Mirrors and Windows: How to Diversify Your Classroom Library
“From a very young age, we’ve got to make sure our children have access to books that reflect their world, reflect their lives…also books that show them the world that is outside of themselves.” ~Kwame Alexander, Newbery Award winning author
Books are essential to every classroom because of the power of the written word to inform, entertain, affirm, validate, and connect our students and their life experiences. Currently students in many classrooms lack access to a diverse range of books. This is a major equity and social development issue. The first step to tackling this problem is to inventory/audit your current classroom library to look for books that highlight a broadened definition of diversity which includes racial/cultural, theme, topic/subject, authors, illustrators, and character diversity. The second step to solving this problem of diversity is knowing where to go to purchase diverse books, ensuring that stories are authentically written by and about people of color. The course finishes–using examples from the middle elementary grades, but whose principles apply to all classroom libraries– with ways to use resources like Scholastic Book Club, We Need Diverse Books, and your local library to stay current with diverse literature, build a diverse library, and use the literature throughout the entire school year.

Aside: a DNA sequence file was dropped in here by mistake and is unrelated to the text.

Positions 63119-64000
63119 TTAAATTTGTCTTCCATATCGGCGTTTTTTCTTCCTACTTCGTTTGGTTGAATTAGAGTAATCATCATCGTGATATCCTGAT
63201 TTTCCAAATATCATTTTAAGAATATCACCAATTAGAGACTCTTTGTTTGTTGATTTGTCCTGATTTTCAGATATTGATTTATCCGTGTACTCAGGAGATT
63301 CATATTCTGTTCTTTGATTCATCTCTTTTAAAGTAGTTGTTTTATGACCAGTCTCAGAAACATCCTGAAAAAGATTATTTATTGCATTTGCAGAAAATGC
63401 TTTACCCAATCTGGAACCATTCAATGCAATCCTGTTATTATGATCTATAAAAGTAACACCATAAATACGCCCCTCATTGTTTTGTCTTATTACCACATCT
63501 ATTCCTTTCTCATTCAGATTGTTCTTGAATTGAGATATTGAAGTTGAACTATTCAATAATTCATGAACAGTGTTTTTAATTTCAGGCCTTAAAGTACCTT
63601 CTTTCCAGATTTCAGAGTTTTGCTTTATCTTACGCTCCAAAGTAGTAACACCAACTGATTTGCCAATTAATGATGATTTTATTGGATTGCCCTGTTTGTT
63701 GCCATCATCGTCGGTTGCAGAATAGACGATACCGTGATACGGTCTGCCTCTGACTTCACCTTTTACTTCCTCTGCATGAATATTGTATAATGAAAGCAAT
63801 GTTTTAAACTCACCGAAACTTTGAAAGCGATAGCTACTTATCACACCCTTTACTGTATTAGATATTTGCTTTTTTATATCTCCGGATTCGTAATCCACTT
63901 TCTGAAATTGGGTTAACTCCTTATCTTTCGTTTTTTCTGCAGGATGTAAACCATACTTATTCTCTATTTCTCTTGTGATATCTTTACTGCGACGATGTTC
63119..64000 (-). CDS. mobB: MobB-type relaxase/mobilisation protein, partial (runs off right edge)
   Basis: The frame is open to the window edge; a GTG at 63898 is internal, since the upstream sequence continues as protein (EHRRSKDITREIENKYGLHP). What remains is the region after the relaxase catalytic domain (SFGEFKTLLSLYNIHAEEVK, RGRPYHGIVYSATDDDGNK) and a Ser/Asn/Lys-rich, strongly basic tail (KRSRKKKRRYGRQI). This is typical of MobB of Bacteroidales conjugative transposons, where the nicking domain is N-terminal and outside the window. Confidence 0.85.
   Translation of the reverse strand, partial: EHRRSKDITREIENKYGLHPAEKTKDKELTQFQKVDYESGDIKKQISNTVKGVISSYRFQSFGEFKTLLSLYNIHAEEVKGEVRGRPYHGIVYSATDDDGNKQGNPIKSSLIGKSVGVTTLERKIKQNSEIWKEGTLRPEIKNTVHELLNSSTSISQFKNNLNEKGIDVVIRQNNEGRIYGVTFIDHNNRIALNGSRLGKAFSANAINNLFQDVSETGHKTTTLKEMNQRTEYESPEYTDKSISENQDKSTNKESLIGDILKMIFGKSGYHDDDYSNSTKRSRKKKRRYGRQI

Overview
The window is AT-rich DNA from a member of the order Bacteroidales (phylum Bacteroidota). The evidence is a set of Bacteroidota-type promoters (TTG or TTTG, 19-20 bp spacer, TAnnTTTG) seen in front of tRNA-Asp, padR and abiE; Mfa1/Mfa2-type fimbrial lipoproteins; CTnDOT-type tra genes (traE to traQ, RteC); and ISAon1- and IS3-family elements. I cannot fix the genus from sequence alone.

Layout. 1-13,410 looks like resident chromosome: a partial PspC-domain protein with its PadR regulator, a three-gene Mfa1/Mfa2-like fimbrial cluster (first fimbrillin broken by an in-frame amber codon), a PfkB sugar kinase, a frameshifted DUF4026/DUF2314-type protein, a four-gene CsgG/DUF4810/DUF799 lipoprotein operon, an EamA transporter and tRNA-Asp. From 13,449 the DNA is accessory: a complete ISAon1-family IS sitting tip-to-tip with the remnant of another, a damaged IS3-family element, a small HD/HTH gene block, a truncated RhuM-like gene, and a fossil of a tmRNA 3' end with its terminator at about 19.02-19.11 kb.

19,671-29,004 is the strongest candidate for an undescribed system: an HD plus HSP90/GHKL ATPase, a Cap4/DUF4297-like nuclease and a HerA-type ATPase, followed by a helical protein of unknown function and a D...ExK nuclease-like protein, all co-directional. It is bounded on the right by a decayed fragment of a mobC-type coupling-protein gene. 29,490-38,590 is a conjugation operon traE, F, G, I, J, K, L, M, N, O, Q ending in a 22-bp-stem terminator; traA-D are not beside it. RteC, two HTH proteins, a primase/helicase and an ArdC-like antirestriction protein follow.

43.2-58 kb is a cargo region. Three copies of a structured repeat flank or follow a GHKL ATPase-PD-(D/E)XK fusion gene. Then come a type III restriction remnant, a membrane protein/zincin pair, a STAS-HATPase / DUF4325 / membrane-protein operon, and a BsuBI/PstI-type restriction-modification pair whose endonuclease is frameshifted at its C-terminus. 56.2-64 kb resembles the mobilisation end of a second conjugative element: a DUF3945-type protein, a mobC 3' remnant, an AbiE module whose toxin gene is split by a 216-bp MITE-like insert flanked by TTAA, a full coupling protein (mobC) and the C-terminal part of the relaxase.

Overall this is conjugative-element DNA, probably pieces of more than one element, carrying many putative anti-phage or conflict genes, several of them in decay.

About the Instructor
Wandiza Williams is a 19-year veteran within the New York CIty Department of Education who specializes in upper elementary grades 3 – 5 with a specific focus in ELA instruction. She is a National Board Certified Teacher in Literacy-Reading/Language Arts in both the early elementary and middle school grades. Wandiza has held many different leadership roles such as Literacy Coach, Curriculum Leader, and New Teacher Mentor. She is an avid reader, book collector, and her passion for children’s literature extends beyond the classroom with community and business relationships with companies like Scholastic Inc. to get quality books in the hands of every child.